**History**

Original Manuscript: October 23, 2009

Revised Manuscript: November 19, 2009

Manuscript Accepted: November 19, 2009

Published: December 4, 2009

**Citation**

Jeongho Ahn, Jong-Ahn Kim, Chu-Shik Kang, Jae Wan Kim, and Soohyun Kim, "A passive method to compensate nonlinearity
in a homodyne interferometer," Opt. Express **17**, 23299-23308 (2009)

http://www.opticsinfobase.org/oe/abstract.cfm?URI=oe-17-25-23299

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### References

- I. Misumi, S. Gonda, T. Kurosawa, and K. Takamasu, “Uncertainty in pitch measurements of one-dimensional grating standards using a nanometrological atomic force microscope,” Meas. Sci. Technol. 14(4), 463–471 (2003). [CrossRef]
- P. L. M. Heydemann, “Determination and correction of quadrature fringe measurement errors in interferometers,” Appl. Opt. 20(19), 3382–3384 (1981). [CrossRef] [PubMed]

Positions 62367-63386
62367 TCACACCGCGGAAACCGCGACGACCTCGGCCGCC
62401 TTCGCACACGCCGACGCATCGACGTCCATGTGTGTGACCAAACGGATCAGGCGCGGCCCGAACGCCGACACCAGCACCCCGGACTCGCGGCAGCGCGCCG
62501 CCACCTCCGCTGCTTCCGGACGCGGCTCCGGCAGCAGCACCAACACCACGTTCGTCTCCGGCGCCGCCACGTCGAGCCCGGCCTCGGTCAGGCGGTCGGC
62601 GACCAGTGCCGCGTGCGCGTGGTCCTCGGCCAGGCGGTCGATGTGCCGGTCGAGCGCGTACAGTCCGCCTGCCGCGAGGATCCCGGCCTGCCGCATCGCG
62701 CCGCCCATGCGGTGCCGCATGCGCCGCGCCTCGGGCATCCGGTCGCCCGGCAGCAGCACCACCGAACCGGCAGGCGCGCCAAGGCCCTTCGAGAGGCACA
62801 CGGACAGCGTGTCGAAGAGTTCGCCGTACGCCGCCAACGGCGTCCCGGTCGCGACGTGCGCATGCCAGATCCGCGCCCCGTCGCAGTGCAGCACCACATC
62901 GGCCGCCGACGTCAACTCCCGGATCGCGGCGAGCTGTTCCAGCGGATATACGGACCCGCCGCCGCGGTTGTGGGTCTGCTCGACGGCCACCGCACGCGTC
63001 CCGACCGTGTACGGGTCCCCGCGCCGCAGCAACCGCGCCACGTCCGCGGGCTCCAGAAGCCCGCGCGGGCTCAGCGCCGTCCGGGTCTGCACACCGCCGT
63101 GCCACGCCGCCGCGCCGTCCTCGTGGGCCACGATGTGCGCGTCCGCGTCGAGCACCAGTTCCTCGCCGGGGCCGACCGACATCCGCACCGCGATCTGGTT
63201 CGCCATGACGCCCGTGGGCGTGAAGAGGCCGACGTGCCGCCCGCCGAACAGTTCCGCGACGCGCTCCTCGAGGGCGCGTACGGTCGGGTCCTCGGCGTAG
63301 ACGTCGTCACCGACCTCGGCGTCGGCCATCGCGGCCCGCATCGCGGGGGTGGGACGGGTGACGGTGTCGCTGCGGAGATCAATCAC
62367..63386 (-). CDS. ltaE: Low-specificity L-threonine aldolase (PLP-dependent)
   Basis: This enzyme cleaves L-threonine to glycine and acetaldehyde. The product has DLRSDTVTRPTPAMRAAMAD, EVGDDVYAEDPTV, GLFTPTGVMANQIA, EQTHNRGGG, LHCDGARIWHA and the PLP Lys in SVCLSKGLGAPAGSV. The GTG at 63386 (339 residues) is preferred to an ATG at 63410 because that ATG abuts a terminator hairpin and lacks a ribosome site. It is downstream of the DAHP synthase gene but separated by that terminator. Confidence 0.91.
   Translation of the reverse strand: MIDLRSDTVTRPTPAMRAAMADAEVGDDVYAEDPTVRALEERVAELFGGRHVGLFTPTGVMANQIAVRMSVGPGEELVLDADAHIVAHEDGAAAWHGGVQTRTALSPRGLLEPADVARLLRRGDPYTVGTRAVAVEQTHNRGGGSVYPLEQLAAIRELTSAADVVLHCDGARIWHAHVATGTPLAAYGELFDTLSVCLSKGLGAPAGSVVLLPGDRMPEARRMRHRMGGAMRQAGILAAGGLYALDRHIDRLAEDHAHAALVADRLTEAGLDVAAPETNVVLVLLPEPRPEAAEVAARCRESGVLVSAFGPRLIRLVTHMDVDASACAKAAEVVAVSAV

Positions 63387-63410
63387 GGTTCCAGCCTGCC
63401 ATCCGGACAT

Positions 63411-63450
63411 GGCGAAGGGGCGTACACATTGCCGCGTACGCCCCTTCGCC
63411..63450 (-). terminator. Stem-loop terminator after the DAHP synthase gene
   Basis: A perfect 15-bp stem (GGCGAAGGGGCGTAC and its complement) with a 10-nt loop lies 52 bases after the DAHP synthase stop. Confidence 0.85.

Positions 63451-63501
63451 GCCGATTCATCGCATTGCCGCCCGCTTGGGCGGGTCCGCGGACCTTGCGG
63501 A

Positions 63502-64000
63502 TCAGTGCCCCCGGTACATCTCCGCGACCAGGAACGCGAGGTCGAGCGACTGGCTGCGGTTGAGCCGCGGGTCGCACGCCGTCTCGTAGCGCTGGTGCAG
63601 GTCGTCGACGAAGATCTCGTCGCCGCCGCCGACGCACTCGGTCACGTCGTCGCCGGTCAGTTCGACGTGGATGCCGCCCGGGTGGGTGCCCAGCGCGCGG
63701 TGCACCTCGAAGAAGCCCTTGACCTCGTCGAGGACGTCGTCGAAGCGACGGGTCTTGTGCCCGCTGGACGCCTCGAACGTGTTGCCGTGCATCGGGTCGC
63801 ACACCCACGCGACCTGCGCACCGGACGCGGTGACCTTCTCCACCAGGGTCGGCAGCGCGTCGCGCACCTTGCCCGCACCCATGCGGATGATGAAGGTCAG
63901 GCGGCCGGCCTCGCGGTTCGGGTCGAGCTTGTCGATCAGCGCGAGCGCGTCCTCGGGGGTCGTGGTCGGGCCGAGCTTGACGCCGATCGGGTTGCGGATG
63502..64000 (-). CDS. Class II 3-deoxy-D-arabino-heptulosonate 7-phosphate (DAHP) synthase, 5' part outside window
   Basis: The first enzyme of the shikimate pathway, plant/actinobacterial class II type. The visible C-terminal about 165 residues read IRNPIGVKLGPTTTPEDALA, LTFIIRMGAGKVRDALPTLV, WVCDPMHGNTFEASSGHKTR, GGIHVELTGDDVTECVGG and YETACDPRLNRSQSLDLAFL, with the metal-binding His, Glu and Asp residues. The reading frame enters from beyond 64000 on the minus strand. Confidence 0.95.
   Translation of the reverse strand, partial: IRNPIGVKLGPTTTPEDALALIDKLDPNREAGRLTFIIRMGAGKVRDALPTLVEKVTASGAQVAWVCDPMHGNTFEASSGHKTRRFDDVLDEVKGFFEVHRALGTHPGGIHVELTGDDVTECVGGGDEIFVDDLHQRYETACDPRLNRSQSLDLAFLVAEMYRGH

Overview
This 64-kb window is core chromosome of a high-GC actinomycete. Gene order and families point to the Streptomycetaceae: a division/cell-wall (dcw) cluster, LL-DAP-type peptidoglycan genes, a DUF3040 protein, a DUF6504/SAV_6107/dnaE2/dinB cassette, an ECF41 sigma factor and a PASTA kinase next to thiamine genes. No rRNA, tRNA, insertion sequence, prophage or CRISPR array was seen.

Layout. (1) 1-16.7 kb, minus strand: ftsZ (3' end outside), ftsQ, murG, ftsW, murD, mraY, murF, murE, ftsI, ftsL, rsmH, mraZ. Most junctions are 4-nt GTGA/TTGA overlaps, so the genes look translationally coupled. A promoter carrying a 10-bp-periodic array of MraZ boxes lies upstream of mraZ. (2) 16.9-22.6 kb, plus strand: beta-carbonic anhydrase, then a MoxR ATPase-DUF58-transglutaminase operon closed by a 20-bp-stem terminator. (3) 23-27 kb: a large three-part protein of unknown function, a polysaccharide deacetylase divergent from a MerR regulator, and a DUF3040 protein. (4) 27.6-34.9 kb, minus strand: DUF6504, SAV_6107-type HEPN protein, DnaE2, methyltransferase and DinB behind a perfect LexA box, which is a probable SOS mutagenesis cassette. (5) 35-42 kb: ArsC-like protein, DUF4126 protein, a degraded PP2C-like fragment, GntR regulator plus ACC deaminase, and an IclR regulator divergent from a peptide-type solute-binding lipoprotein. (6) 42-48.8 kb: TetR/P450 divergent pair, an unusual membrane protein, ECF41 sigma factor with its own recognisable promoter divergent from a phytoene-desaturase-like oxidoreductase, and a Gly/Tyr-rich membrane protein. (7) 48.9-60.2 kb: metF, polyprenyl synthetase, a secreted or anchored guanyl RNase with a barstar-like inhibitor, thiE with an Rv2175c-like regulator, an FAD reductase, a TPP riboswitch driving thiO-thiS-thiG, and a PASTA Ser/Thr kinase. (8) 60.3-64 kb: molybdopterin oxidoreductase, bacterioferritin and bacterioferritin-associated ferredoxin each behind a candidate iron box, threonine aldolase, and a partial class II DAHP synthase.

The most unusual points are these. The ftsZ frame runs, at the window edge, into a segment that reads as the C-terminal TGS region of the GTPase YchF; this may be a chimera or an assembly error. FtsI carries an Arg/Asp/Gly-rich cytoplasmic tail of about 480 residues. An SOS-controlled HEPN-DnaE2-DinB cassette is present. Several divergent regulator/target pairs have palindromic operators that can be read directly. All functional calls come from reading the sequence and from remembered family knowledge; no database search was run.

- C.-M. Wu, C.-S. Su, and G.-S. Peng, “Correction of nonlinearity in one-frequency optical interferometry,” Meas. Sci. Technol. 7(4), 520–524 (1996). [CrossRef]
- T. B. Eom, J. Y. Kim, and K. Jeong, “The dynamic compensation of nonlinearity in a homodyne laser interferometer,” Meas. Sci. Technol. 12(10), 1734–1738 (2001). [CrossRef]
- J.-A. Kim, J. W. Kim, C.-S. Kang, T. B. Eom and J. Ahn, “A digital signal processing module for real-time compensation of nonlinearity in a homodyne interferometer using a field-programmable gate array,” Meas. Sci. Technol 20(1), 017003.1–017003.5 (2009).
- T. Keem, S. Gonda, I. Misumi, Q. Huang, and T. Kurosawa, “Simple, real-time method for removing the cyclic error of a homodyne interferometer with a quadrature detector system,” Appl. Opt. 44(17), 3492–3498 (2005). [CrossRef] [PubMed]
- Z. Li, K. Herrmann, and F. Pohlenz, “A neural network approach to correcting nonlinearity in optical interferometers,” Meas. Sci. Technol. 14(3), 376–381 (2003). [CrossRef]
- O. P. Lay and S. Dubovitsky, “Polarization compensation: a passive approach to a reducing heterodyne interferometer nonlinearity,” Opt. Lett. 27(10), 797–799 (2002). [CrossRef] [PubMed]
- G. Dai, F. Pohlenz, H.-U. Danzebrink, K. Hasche, and G. Wilkening, “Improving the erformance of interferometers in metrological scanning probe microscopes,” Meas. Sci. Technol. 15(2), 444–450 (2004). [CrossRef] [PubMed]